What is gut microbiota?
The human intestinal microbiota is the collective name of all microorganisms that live in our gut. The developing infant gut microbiota (IGM) is highly dynamic and prone to disruption by external factors.
The source of infant gut microbiota:
Early colonization of the infant gastrointestinal tract is crucial for the overall health of the infant. Microbes colonize the neonatal gut immediately following birth, and the establishment and maintenance of non-pathogenic intestinal microbiota may reduce several neonatal inflammatory conditions. Much effort has therefore been devoted to the manipulation of the composition of the microbiota:
1) For infants of natural childbirth, the initial colonizations are mainly from their mother 's stool, vagina or skin
2) For infants of caesarean, the initial colonizations are derived from the surrounding environment such as the surgical environment, medical equipment or the hands of the nursing staff
3) The role of early infant nutrition, particularly breast milk, and supplementation of infant formula with prebiotics that positively influence the enteric microbiota by selectively promoting the growth of beneficial bacteria
4) Oral administration of probiotic bacteria which when administered in adequate amounts confer a health benefit on the host
A new research shows that breastfeeding duration in early life and pre-school dietary lifestyle correlated with the composition and functional competences of the gut microbiota in the children at school age. Metagenomic sequencing data for all 281 children samples in this study have been deposited in the China Nucleotide Sequence Archive (CNSA): CNP0000037 - KOALA cohort metagenome study.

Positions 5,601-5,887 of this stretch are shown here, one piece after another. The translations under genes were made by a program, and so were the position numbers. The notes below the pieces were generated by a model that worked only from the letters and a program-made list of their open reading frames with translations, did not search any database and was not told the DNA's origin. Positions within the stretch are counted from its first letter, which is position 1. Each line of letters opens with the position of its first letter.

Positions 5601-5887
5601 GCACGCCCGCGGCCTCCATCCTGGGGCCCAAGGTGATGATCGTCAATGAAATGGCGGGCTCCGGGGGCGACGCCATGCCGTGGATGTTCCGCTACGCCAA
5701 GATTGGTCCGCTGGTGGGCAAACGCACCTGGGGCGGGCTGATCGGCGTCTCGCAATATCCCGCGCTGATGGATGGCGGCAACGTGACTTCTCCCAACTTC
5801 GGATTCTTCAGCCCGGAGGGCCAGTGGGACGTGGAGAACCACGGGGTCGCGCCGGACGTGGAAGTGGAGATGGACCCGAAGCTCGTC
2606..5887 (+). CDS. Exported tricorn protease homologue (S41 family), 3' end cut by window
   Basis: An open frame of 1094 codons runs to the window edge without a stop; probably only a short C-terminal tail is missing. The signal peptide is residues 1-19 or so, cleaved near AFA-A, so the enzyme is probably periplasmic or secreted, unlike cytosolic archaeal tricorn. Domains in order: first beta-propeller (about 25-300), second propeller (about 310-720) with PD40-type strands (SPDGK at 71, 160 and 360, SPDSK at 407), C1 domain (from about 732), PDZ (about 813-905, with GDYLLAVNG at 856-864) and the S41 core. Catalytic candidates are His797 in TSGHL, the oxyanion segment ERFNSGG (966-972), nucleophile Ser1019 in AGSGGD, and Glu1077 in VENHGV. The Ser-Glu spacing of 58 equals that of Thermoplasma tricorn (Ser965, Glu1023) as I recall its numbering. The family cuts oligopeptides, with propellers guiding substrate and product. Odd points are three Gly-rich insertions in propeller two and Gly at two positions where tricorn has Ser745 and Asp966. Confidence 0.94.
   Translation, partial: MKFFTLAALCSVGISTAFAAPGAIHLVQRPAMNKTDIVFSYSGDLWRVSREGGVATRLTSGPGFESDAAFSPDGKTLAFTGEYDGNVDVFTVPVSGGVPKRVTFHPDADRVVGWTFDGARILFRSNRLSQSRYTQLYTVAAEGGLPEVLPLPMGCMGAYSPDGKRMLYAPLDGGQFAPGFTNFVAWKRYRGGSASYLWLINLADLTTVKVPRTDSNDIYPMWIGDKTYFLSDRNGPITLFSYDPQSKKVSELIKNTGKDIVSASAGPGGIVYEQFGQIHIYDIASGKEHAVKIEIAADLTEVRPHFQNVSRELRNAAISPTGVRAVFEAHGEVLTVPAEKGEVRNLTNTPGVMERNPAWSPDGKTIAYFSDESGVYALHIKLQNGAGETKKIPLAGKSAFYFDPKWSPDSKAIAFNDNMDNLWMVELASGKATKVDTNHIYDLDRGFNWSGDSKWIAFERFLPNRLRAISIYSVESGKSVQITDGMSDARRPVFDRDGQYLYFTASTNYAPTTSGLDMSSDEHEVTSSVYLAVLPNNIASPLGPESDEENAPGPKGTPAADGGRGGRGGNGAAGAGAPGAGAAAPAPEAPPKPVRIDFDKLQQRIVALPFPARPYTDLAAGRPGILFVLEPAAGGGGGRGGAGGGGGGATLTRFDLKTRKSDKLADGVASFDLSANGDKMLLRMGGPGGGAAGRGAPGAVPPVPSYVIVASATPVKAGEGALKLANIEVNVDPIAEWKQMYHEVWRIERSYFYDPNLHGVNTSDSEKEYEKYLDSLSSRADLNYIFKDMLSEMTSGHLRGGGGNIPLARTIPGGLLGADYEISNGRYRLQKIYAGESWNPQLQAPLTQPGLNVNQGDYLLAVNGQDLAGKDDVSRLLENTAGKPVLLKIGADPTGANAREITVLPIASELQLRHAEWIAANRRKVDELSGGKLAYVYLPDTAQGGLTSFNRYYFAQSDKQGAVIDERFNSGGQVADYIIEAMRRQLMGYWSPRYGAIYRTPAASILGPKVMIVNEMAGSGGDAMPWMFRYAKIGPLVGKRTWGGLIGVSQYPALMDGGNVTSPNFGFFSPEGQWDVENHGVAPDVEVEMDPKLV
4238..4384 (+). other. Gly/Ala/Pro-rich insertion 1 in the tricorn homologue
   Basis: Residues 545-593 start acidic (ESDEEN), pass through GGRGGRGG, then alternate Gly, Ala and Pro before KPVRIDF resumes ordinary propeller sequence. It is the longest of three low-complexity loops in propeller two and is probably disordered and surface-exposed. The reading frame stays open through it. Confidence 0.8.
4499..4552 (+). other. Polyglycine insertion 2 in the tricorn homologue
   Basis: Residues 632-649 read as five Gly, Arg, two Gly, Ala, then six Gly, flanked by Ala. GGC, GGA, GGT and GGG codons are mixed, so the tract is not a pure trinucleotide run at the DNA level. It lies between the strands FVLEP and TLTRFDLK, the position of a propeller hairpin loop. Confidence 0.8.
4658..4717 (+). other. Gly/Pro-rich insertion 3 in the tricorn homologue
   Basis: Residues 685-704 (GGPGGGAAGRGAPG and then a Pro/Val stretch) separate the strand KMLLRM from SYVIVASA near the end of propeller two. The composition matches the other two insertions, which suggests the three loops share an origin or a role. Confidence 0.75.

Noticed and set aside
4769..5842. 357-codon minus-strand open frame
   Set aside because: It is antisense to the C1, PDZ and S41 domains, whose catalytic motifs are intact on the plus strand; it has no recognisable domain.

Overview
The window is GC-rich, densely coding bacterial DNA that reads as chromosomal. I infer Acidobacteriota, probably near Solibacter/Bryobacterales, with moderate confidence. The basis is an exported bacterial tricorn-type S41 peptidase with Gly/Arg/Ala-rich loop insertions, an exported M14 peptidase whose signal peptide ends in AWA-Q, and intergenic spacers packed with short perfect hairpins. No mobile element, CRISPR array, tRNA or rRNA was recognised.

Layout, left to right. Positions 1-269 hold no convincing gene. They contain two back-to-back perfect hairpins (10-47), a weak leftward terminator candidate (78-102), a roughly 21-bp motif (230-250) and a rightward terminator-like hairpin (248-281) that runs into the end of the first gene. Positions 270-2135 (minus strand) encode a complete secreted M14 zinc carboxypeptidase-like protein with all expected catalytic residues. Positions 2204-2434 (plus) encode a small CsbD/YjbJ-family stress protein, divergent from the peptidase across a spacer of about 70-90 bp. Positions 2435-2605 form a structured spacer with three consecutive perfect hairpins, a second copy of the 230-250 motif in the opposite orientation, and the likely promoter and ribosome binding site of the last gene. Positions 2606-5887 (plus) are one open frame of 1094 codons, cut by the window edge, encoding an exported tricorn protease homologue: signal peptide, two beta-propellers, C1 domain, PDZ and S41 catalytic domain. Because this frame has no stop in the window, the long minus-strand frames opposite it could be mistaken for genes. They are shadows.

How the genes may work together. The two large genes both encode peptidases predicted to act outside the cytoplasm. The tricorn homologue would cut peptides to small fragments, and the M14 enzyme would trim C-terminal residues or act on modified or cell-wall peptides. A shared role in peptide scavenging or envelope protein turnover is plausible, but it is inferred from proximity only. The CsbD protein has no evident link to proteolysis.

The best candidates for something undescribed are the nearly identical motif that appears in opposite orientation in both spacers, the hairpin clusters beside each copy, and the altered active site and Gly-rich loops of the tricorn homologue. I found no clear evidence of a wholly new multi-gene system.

As a lot of research shows that intestinal bacteria also play a role in children diarrhea, asthma, and overweight.
The Gut Microbiome's Role in diarrhea
Diarrhea is when stools (bowel movements) are loose and watery. Diarrhea is a common problem. It may last 1 or 2 days and go away on its own.
The Gut Microbiome's Role in asthma
Susan Lynch and Kei E. Fujimura of the University of California San Francisco present the latest research in mice exploring this relationship, especially how specific types of bacteria alter the presence of different immune cells. Though still an emerging body of work, they believe it is evidence that manipulation of the airway/gut microbiome at an early age could lead to new strategies to prevent or manage asthma.
The Gut Microbiome's Role in obesity
"Our study provides more evidence that the gut microbiota might be playing a role in later obesity," said lead author Maggie Stanislawski, PhD, who is a research associate at the LEAD Center, University of Colorado Anschutz Medical Campus, Colorado School of Public Health, Aurora, Colorado. "If our findings can be confirmed by other studies, the gut microbiota might play an important part of the obesity prediction algorithm, to identify at-risk kids early in life, before they start to gain any excess weight that might put them at risk for later obesity."
Even more, some research showed that the microbial composition of the human gut at 1 year of age predicts cognitive performance at 2 years of age, particularly in the area of communicative behavior.
The following is a result from one of the latest research, metagenomic sequencing data for all 281 children samples in this study have been deposited in the China Nucleotide Sequence Archive (CNSA): CNP0000037.